The Switch is here, and with it we’re witnessing the last days of the 3DS. That doesn’t mean it’s not hanging on for dear life, though. The odd game still shows up here and there for the little clamshell handheld that could. It’s not surprising that those last few games include standout genres that defined the system’s life, such as dungeon crawlers like Etrian Odyssey Nexus.
As is typical for the Etrian Odyssey series, you control a group of adventurers tasked with exploring an undiscovered land. This time it’s the island of Lemuria, where you’re searching for a grand treasure. Expect to delve into dungeons, drawing maps along the way as you dodge FOEs and die dozens of times to unfortunate surprise attacks. That’s Etrian Odyssey for you!
You’ll assemble your team out of standout character classes making cameo appearances from every other game; it’s something of a “Who’s Who” of heroes. I actually found this to be the standout feature of the game; it was fantastic to make a Harlem Globetrotters of adventurers based on characters I enjoyed from previous titles.
You’ve also got a new class in the Hero, a sort of hybrid warrior-summoner who can create afterimages of themselves that serve as proxy party members. Note that this includes the stranger and more esoteric unlockable classes from previous games, however, so it’s possible to run into issues with party composition if you aren’t careful.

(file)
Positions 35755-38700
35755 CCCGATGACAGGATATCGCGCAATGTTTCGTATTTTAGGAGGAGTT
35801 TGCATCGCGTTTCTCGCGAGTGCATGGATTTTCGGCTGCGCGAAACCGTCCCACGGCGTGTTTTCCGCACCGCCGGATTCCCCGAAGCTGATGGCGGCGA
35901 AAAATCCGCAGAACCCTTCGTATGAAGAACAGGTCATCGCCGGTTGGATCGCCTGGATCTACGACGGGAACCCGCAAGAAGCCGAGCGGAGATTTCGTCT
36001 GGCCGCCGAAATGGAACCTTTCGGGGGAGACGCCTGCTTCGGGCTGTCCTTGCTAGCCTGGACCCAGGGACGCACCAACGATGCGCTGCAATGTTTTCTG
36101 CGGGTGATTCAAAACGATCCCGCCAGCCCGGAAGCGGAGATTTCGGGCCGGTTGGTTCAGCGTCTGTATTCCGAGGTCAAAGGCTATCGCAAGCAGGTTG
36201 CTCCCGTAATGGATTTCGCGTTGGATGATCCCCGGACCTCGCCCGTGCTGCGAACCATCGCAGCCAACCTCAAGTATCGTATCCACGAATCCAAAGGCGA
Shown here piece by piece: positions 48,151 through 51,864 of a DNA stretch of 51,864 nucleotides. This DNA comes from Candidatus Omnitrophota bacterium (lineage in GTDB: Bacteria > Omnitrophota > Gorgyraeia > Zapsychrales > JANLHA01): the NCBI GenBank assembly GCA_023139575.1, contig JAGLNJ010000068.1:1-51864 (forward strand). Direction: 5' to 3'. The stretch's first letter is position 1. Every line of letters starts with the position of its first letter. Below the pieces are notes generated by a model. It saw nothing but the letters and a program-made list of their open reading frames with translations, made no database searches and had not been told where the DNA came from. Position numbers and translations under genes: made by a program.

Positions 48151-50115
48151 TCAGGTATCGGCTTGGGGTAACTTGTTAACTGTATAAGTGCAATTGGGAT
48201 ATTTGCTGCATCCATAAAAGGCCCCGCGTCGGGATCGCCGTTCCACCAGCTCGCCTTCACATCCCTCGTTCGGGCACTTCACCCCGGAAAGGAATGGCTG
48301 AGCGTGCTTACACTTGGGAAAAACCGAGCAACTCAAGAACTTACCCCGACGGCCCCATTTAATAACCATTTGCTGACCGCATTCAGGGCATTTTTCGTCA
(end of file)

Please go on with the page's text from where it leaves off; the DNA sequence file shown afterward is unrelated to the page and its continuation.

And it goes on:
What’s more, you can further customize your characters a la Etrian Odyssey V, including giving them subclasses and personalized profiles. As a result, you’re able to make a team that’s truly your own, and I feel like that’s probably the best part of these games. You’ll import your friends into the game and go hard into the dungeons, seeing how far you make it before getting smashed yet again. It’s classic RPG gameplay at its finest.
As for the dungeons themselves, a lot of them return from previous games as well. It’s a nice touch, especially if you’ve been a long-time fan of the series, but if you’re after a lot of new content you might be a little disappointed that so many of the dungeons are repeats. Likewise, from a presentation perspective there’s a lot of Etrian Odyssey Nexus that feels a lot like previous games, especially 5, so if you’ve played those you know what you’re getting into here.
Etrian Odyssey Nexus feels a lot like Monster Hunter: Generations – it’s a great game for fans of a long-running series as well as a solid introduction for players who aren’t too familiar with previous titles. As a result, it’s basically a must-have for fans of dungeon crawlers. If you’re willing to be patient with a difficult early game and the odd unfair death, you’re going to love Etrian Odyssey Nexus.